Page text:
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Mrs Emma Gama Pinto

The following is based on conversations with Mrs Emma Gama Pinto. All rights reserved. Please leave your comments at

Young Emma Dias awaited the arrival of the man from Suswa Road. The meeting had been arranged through her twin sister Joyce, her brother-in-law, Tome, and his brother, Rosario. When he finally arrived, Emma noticed he had a slight stoop and walked with his shoulders bent forward. Perhaps to disguise his nervousness, he began talking about the population statistics of Jamshedpur, Emma’s home town in India. The man in question was Pio Gama Pinto.

Times, Kenya October 21, 1953

The year Emma came to Nairobi (1953), Governor Evelyn Baring stood before the Kenya Legislative Council and opened his speech, with these words:“A short time ago, before Emergency, Kenya appeared to be on the way towards prosperous development. How rapid that development was can be seen in the figures of the growth of our national income rising from £53 million in 1947 to about £107 million in 1952”.He spoke of prosperity which unfortunately had not permeated to the African. Instead, it was evidence of the wide abyss that existed between native Africans and White settlers. Kenya was in the grip of a crisis. A growing Kikuyu population had put pressure on land, the most fertile of which was occupied by White settlers, rendering vast sections of Africans landless or as impoverished “squatters”. This resentment found expression in a return to tribal Kikuyu loyalties and gave birth to the Mau Mau insurgency. To the African, Mau Mau was the militant voice of nationalist aspirations. To the White settler it was a vulgar and brutal attack on their way of life. By any account, Emma had landed in Kenya at a perilous time.Emma and Pio began courting. Having done brief stints as a journalist with the Colonial Times and the Daily Chronicle, Pio was now employed by the Indian Congress. He worked diligently in a small room of the Desai Memorial Library, writing articles and petitions, raising awareness of the injustice of the Emergency and money for detainees. He was instrumental in revising the Land Reform Act. The Indian High Commissioner, Apa Pant, gifted Pio with a typewriter and stationery from his office.

One of Pio’s many associates was Makhan Singh, who alongwith Fred Kubai, was engaged in trade union activity. They had tried to register the East African Trade Unions Congress in May of 1949. The Kenya government could not find adequate reason to reject the application but did so nonetheless, because to their mind Makhan Singh “had all the characteristics of a Communist party member”. It was an effective way to diminish people who raised unsettling questions about equality in a segregated country. This label of Communist was one that had stuck to Pio as well, something Emma found to be incompatible with her own ideology. She confronted Pio and told him, she was not interested in being associated with a Communist. Pio appeared at her doorsteps with a box of chocolates and an offer to discuss the issue with a priest.

Emma and Pio's wedding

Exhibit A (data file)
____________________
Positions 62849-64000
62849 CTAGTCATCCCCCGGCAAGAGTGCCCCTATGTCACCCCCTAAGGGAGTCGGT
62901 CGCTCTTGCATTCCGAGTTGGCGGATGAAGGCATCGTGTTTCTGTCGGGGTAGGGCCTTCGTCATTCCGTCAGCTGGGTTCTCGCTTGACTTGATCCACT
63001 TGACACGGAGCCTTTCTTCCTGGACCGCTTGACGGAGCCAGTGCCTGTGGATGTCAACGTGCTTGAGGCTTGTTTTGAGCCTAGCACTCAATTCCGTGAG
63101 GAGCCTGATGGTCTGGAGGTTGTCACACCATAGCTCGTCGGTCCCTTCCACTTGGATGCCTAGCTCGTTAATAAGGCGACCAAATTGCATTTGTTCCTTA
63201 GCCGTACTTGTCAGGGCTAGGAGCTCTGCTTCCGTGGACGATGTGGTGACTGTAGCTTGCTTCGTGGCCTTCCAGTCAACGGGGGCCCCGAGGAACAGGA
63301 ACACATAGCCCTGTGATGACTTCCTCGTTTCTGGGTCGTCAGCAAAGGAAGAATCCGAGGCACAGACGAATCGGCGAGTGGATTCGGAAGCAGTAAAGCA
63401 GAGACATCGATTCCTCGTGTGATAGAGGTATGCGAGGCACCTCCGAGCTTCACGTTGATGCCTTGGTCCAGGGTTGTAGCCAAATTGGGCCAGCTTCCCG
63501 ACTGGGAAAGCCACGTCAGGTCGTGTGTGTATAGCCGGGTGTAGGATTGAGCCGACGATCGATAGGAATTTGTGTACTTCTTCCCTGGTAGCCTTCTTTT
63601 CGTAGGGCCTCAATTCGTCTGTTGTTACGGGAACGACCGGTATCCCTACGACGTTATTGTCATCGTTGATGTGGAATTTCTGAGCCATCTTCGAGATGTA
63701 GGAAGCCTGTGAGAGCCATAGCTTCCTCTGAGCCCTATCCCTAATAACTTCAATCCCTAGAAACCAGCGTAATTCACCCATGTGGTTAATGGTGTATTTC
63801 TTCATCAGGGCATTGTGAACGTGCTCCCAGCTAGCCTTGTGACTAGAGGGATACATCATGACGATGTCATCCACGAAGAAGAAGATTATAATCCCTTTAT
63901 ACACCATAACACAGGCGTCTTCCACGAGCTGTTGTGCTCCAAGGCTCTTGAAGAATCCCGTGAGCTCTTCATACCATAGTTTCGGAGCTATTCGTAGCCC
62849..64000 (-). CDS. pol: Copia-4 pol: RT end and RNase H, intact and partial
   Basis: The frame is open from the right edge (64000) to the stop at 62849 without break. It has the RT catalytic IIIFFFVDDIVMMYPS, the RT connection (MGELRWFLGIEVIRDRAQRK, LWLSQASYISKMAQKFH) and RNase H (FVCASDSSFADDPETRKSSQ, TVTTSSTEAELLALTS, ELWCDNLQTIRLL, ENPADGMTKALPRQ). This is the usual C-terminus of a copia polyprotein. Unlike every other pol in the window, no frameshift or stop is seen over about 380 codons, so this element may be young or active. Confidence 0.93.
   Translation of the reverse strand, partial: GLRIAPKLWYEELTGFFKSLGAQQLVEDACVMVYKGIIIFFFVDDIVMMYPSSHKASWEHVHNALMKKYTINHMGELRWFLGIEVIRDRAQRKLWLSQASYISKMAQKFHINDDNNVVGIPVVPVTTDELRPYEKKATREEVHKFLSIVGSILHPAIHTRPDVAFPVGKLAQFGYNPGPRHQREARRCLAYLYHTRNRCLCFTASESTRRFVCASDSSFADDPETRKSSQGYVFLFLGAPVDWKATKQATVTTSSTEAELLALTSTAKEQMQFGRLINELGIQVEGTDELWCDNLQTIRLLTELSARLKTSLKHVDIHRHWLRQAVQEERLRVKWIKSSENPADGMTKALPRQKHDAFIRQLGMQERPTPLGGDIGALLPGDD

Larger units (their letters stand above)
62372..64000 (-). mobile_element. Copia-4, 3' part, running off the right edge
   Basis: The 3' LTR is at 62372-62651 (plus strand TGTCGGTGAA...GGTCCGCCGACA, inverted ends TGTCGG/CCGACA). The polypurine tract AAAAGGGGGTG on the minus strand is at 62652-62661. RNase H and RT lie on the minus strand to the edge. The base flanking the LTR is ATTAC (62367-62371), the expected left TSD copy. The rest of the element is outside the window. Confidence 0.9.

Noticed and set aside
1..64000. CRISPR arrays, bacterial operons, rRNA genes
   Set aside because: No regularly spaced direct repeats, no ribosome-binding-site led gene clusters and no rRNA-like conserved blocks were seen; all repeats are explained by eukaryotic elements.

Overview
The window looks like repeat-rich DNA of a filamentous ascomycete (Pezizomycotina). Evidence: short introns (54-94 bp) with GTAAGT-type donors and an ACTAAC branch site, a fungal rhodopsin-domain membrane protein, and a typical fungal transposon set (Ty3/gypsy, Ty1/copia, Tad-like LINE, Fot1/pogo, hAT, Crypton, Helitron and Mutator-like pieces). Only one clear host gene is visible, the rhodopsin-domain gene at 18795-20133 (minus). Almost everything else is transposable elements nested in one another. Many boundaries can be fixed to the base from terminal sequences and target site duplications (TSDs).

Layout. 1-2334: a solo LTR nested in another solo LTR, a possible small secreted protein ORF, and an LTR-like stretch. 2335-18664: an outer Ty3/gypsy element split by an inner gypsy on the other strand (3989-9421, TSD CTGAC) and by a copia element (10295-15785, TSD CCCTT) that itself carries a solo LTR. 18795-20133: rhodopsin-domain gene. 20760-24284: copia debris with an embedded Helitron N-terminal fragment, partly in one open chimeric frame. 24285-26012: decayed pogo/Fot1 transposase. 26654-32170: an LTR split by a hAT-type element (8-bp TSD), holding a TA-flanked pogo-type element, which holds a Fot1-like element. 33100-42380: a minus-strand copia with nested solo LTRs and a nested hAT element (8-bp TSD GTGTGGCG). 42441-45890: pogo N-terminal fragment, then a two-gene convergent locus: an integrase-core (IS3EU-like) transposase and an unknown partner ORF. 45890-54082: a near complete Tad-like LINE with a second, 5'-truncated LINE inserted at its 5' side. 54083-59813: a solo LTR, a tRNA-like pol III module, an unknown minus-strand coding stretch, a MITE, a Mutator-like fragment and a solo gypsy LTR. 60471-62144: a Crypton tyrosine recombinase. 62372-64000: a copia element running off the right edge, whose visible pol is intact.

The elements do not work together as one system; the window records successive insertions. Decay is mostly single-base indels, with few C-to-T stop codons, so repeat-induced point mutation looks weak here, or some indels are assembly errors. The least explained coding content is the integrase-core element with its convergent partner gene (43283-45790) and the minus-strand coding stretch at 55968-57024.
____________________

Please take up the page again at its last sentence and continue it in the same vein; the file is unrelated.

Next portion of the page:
On January 9, 1954, the couple wed at Parklands Catholic Church. It was a large wedding, mostly friends from the groom’s side. Emma’s parents flew in from India. J M Nazareth raised the toast. The next day the groom and a few guests suffered a bout of food poisoning. A seven year old girl succumbed. It was perhaps a sombre foreshadowing of events to unfold.Four months after the wedding, Nairobi was cordoned off by police. Operation Anvil, under General Erskine had commenced; an attempt to “clean-up” the city of “subversives and undesirables”. On the first day of its operation, the Indian Commissioner’s office in the Grogan Road area, became a target. At mid-day a group of British soldiers entered the offices, held staff at gun-point and forced open cabinets with confidential files. Seeing the African staff in the office disperse, they gave chase using filthy language, breaking down doors and claiming loudly that the Indian Commissioner’s office was a Mau Mau office. The African staff, who were nominal employees were all arrested without cause and taken away. Although, the government apologised to the Commissioner the next day claiming it to be a mistake, it was becoming clear the British perceived a sympathetic Indian attitude towards the Mau Mau and that the ever reaching tentacles of Operation Anvil needed little justification in arresting without specific charge. Emma and Pio settled into domesticity, coming to terms with Emma’s lack of culinary skills and Pio’s busy schedule. Pio didn’t want Emma to waste her life at home and encouraged her to work. She landed a job as a junior secretary at International Aeradio Limited (IAL), a British Engineering firm at Nairobi West Airport. Four weeks into her job, she received a call that Pio had been arrested under the broad sweep of Operation Anvil. She rushed to Nairobi prison, where Fitz Remedios Santana de Souza met her. Fitz and his wife Romila would become life-long friends. Pio spent barely ten minutes with her outside the prison reception area, near the gates and assured her that he would be home soon, that it had been a mistake which would get sorted out. Emma didn’t know it then, but it would be the last time she was to see him for nearly four years. Five months into their marriage, Pio was taken from Emma.He was sent to Mombasa’s Fort Jesus prison and then to Takwa Detention camp on Manda Island. Manda is an extremely hot and inhospitable island often without the relief of rain. When the International Red Cross team of Dr Marcel Junod and Dr Jean-Maurice Rubli, visited Takwa in 1959, they found the detention huts were set in the hollows of the dunes, denying detainees the benefit of sea-breeze, making it all the more airless and intolerable. The Kenya government believed Mau Mau was a disease, and camps were justified as a means to “mental” rehabilitation. Detainees were segregated into those who were inclined to rehabilitation, meaning those who co-operated and those branded as “hard-core.” Pio, was considered a “hard-core” and kept away from the main camp population. Beatings were common in camps but more damning were the cramped and unsanitary conditions of filthy latrines and overflowing night-soil buckets that resulted in frequent outbreaks of typhoid, tuberculoses and dysentery. One of Pio’s tasks was to empty night-soil onto the beach. Pellagra and scurvy due to dietary frugalities were also common. Sometimes Pio would find turtle eggs on the beach with which he supplemented his diet. At one point, Pio was assigned chores in the canteen. He smuggled food rations to share with fellow detainees. Years later, when he was released he rarely spoke about his time in detention. He escaped much of the physical brutality meted out to Kenyan inmates but the experience left him traumatised nonetheless. At one point in detention, he seriously considered suicide. Ultimately it was the sufferings of these detainees that pricked the British public conscience and set Kenya on the road to independence.